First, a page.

This committee is a small sub-set of the Executive committee. The Project Review committee reviews
proposed papers/projects as described below.

Hector survey projects and papers

The Hector projects and paper policies are outlined below. Any disputes will be managed by the Hector
Exec (see above).
New potential science projects must be submitted via the Hector wiki. The included project description will
be made public to the full team via email and the website. The proposed project will be reviewed by the
science coordinator and a small group of other Hector team members (the Project Review Committee) to
review any potential conflicts with other projects. Other team members who perceive a conflict may also
raise the issue with the science coordinator and the researcher proposing the new project. The Project
Review Committee may require changes to the description and scope of the project before approving it.
Only approved projects may continue towards publication.
Project summaries must contain a detailed description of the project and a description of the publication(s)
that will result from the project, with lead authors for each paper identified. Where possible, members
should post individual project summaries for each anticipated publication. To avoid conflicts, the summary
should be focused on specific research with well-defined goals. Large projects with more than one
expected paper (such as thesis projects) should contain detailed descriptions of each paper anticipated
from the project with the lead authors identified.
Thesis project summaries must contain a detailed description of the project, the publications that will
result from the thesis, and a thesis timeline for the project. The student should be identified in the project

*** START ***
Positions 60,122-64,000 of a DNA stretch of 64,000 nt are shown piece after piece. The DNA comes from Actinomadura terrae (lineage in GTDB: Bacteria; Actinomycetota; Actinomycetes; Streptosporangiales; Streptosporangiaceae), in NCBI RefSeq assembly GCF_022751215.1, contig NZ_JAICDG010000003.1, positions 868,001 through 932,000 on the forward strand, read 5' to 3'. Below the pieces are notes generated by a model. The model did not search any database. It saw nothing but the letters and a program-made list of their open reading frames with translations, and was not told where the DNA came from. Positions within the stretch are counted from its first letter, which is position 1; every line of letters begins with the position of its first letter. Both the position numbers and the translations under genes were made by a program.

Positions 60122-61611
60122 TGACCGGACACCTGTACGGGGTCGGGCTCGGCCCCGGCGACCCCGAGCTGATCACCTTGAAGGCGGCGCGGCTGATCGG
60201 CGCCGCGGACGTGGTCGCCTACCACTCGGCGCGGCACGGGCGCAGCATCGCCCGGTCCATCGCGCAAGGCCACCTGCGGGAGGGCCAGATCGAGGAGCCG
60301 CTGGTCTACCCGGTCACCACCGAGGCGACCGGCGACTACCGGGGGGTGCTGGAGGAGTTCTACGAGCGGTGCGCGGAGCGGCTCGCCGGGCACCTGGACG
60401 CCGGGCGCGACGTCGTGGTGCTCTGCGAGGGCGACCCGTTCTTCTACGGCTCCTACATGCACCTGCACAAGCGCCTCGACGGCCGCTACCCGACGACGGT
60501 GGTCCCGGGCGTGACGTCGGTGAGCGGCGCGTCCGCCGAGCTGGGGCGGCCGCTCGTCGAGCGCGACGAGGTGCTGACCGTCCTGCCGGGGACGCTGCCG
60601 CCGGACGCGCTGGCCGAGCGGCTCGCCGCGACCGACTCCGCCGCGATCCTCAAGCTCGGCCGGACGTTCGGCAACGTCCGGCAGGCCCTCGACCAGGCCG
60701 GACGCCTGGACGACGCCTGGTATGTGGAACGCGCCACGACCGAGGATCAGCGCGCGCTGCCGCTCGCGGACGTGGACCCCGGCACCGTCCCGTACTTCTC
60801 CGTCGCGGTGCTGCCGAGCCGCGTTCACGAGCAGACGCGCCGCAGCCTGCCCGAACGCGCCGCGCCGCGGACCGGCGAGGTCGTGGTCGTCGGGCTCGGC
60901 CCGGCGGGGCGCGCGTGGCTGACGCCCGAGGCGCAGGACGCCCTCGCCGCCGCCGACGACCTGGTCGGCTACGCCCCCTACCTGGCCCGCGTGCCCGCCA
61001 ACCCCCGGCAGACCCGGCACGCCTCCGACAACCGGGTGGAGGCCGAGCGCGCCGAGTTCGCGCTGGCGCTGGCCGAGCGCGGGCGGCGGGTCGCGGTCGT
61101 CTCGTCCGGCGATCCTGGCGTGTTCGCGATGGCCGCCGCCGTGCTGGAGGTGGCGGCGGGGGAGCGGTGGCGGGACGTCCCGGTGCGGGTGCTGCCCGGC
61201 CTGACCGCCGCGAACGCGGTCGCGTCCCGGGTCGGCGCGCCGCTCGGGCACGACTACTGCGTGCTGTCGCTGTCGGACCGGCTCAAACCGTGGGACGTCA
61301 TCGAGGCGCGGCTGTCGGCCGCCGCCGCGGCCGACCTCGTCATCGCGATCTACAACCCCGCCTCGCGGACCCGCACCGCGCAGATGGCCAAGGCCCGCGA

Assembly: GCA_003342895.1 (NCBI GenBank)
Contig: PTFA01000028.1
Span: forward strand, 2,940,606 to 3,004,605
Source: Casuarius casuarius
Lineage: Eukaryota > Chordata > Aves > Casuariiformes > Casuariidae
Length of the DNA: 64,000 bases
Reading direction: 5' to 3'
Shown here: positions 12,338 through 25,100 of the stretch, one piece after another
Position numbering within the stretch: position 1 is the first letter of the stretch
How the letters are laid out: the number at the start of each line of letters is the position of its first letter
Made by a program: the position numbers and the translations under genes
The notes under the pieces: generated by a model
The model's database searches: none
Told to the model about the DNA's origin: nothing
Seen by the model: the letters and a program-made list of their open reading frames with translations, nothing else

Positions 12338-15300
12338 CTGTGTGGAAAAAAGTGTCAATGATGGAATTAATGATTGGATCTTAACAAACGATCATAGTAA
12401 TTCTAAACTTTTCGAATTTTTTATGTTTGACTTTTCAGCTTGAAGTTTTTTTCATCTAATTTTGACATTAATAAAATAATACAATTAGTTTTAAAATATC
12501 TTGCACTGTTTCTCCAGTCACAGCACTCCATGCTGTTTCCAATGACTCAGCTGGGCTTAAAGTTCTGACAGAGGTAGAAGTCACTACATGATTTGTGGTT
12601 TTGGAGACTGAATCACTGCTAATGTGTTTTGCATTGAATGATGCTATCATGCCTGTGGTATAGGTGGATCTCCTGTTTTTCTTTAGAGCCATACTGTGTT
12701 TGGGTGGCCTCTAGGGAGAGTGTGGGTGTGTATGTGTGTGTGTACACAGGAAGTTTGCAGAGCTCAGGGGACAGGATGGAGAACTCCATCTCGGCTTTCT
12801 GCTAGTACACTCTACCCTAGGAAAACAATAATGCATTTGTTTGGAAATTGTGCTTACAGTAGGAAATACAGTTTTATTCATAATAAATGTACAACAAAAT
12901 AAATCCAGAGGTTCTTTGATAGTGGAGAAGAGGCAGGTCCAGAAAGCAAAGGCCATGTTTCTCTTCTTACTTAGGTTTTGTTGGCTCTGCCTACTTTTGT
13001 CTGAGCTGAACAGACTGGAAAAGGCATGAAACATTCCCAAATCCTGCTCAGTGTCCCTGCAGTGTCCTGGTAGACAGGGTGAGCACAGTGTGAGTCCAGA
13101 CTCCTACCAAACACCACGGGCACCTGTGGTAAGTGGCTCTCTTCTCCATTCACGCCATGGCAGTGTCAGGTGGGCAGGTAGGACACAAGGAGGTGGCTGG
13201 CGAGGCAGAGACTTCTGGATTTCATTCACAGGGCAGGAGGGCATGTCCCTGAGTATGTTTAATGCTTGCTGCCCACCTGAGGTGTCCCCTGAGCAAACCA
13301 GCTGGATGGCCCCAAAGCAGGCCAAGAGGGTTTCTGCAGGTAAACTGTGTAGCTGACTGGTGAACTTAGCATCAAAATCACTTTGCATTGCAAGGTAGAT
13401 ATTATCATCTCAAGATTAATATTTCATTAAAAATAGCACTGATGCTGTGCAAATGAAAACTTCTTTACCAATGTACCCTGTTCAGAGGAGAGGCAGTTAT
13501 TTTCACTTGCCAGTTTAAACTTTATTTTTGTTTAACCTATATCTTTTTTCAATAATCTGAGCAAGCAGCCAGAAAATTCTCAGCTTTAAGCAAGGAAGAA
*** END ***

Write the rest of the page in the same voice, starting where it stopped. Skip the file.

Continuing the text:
summary and should be a member of the Hector team.
The full team is encouraged to read all new project descriptions and bring up any conflicts with existing
projects for discussion with project proposers and the Science Coordinator.
Project priority periods define the amount of time from initiation of the project to first draft of the paper.
Regular team members have a priority period of 1 year. PhD students may request an extended priority
period of up to 2 years. The science coordinator is responsible for identifying projects that are not
progressing. The priority periods ensure that key Hector science papers will be completed by Hector team
members prior to public data release. If an approved paper on the wiki does not progress after 1 year or
have a draft paper by 2 years then the project will remain an approved project but other researchers can
then apply to the Exec to do that research paper instead. An exception is given for students in which a set
of papers have been defined at the start of the PhD, in which case there must be progress on the science
that drives that set of papers, even if there is not progress on the last papers in that set within these time
Progress reports will be requested by the Science Coordinator for inclusion in the Hector newsletter to be
circulated to the Hector team. Project leaders and PhD students are encouraged to provide progress
reports for the newsletter to keep the team informed of project discoveries and timescale for publication.

Participation and Authorship

Any full member of the team may request participation on any project. Involvement is at the discretion of
the lead author on the given project, but any reasonable offer to collaborate should be accepted.

Authorship: There are no requirements to include anyone as a co-author by default, beyond the standard
scientific practice of including those that have actively worked on the paper and those that have provided
a data product that has been used in the paper. However, in addition the following people have a right to
request co-authorship:
• Any full team member who has significantly contributed to the production of the particular data
used in the paper. This includes team members who have produced particular team data products
(including value-added data products) that are used in the paper.
• Any team member with Founder status.
• Any full team member that has provided substantial feedback on the paper (i.e. more than just
pointing out typos).
The lead author has the right to decide on the ordering of the author list, based on the usual two-tier list of
those who make direct contributions to the paper (in order of contribution), followed by those how have
contributed to the broader survey and have requested authorship (in alphabetical order).